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Seventeenth%20Century%20Politics:%20Part%20I:%20England

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Seventeenth Century Politics: Part I: England Who Rules the State? Issues in 17th Century Politics Struggle for Stability over war, rebellion and economic chaos ... – PowerPoint PPT presentation

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Title: Seventeenth%20Century%20Politics:%20Part%20I:%20England


1
Seventeenth Century Politics Part I England
  • Who Rules the State?

2
Issues in 17th Century Politics
  • Struggle for Stability over war, rebellion and
    economic chaos
  • Struggle to make the State Sovereign, I.e.,
    dominant over its territories and its people
  • Struggle over who will control the State the
    monarch, the nobility or the wealthy?

3
England at Midcentury
  • Civil War 1640-1648
  • King Charles I executed 1649
  • Commonwealth ruled by Lord Protector Cromwell
    a Puritan Parliament
  • 1658 Cromwell dead
  • 1661 Monarchy Restored by Parliament

4
England Foundations of Constitutional Government
  • Magna Carta 1215
  • Parliament, 13th Century
  • Lords Nobles and Bishops
  • Commons Gentry and Merchants
  • Laws and Extraordinary Taxes
  • English Reformation
  • Henry VIII becomes Head of the Church
  • Elizabeth I Power through Compromise

5
The Stuarts
  • James I VI of England and Scotland
  • Ruled 1603-1625
  • Asserted Absolute Power
  • Antagonized People over
  • Politics
  • Religion
  • Taxes
  • Spent Lavishly on Court, on Favorites

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7
The Stuarts Charles I
  • Ruled 1625-1649 (executed)
  • Asserted Absolute Power over
  • Finances and taxes
  • The State
  • The Church
  • Petition of Right 1628
  • Ruled without calling Parliament until 1639
  • Civil War 1642-1649

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10
Cromwells Commonwealth
  • Cromwell, The Lord Protector of the Realm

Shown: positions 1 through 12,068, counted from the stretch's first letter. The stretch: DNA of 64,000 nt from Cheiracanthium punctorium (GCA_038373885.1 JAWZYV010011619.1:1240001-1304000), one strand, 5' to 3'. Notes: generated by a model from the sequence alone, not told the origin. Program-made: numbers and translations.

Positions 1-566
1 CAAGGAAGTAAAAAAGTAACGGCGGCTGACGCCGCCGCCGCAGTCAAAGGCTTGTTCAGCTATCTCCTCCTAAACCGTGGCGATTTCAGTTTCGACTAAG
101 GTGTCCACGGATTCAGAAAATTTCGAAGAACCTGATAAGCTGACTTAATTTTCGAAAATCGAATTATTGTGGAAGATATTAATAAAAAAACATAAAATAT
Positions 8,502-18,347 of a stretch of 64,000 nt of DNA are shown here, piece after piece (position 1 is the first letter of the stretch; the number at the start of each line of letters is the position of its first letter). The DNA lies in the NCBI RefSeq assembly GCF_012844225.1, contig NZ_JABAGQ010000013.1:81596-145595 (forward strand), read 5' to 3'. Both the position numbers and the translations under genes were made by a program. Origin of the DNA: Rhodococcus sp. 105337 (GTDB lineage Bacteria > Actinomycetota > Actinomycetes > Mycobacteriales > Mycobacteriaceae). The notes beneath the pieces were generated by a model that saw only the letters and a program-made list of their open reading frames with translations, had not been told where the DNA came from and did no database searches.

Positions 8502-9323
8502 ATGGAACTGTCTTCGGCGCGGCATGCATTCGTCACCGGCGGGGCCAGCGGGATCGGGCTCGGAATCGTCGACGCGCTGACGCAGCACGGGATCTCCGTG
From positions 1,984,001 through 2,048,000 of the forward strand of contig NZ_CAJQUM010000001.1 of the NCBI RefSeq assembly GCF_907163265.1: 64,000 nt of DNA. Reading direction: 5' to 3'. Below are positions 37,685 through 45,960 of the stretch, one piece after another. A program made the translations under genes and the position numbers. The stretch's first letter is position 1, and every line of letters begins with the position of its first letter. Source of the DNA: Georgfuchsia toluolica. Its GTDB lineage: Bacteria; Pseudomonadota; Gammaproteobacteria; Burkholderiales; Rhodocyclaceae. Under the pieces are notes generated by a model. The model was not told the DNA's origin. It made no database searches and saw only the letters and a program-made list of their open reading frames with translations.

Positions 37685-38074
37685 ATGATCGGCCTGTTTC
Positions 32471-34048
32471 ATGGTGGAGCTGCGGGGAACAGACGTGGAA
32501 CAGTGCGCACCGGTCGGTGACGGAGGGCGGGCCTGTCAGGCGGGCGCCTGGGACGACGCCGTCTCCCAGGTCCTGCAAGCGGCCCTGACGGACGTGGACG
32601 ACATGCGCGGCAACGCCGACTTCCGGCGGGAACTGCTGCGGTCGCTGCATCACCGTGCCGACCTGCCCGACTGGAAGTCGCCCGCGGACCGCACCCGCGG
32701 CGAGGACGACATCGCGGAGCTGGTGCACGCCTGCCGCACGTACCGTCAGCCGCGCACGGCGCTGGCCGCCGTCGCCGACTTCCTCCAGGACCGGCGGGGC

• Imposed Puritan Principles
  • No dancing, theatres or card-playing
  • Sumptuary laws governing dress styles
  • Exiled Opponents in Parliament
  • Died in 1658
  • Son Richard stepped aside after ruling until 1660

11
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12
Restoration Charles II
  • Parliament invited Charles to rule in 1661
  • Determined to die of natural causes
  • Personally extravagant, but worked with
    Parliament
  • Accepted Church of England
  • Married Portuguese Princess, but no legitimate
    children
  • Died in 1685
  • Converted to Catholicism on Death bed

13
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14
James II 1685-1688
  • Charles Catholic younger brother, born 1633 at
    52, old by 17th standards
  • Widowed with 2 Adult Daughters, but remarried to
    a Catholic Princess
  • Admired France and Louis XIV
  • Determined to impose absolute monarchy on England

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17
Glorious Revolution 1688
  • Crisis Prince Charles born 1688 baptized in a
    Catholic ceremony
  • Warming Pan Controversy
  • Parliamentary Leadership Invited James IIs elder
    daughter Mary and her husband, William of Orange
    to take the throne
  • James II, wife and baby flee to France
  • William and Mary take throne

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20
Results of Glorious Revolution
  • Government a partnership between Parliament and
    the Monarch
  • Bill of Rights protects life, liberty, property
  • Parliament to approve taxes
  • MPs have immunity from arrest and prosecution for
    anything said in Parliament
  • Catholics barred from throne
  • How Democratic was English Government after 1688?

21
Constitutional Government
  • King ruled with Parliament but
  • Parliament controlled by
  • Lords
  • Hereditary Nobility
  • Bishops
  • Commons Men of Property
  • Gentry (substantial rural landowners)
  • Merchants, bankers, wealthy professionals in towns

22
Result in England
  • By 1700, English monarchs had lost the struggle
    for absolute power. Principle was established
    that royal authority was NOT absolute, but shared
    with Parliament.
  • Foundations existed for additional sharing of
    power in the future, although it would be the
    19th century before average man could vote 20th
    before women could vote.

23
To Think About.
  • Why were the English successful in resisting
    absolutism and in limiting the Kings power?
  • Which groups of people participated in political
    processes in 17th and 18th century England?
  • How democratic was the Glorious Revolution?
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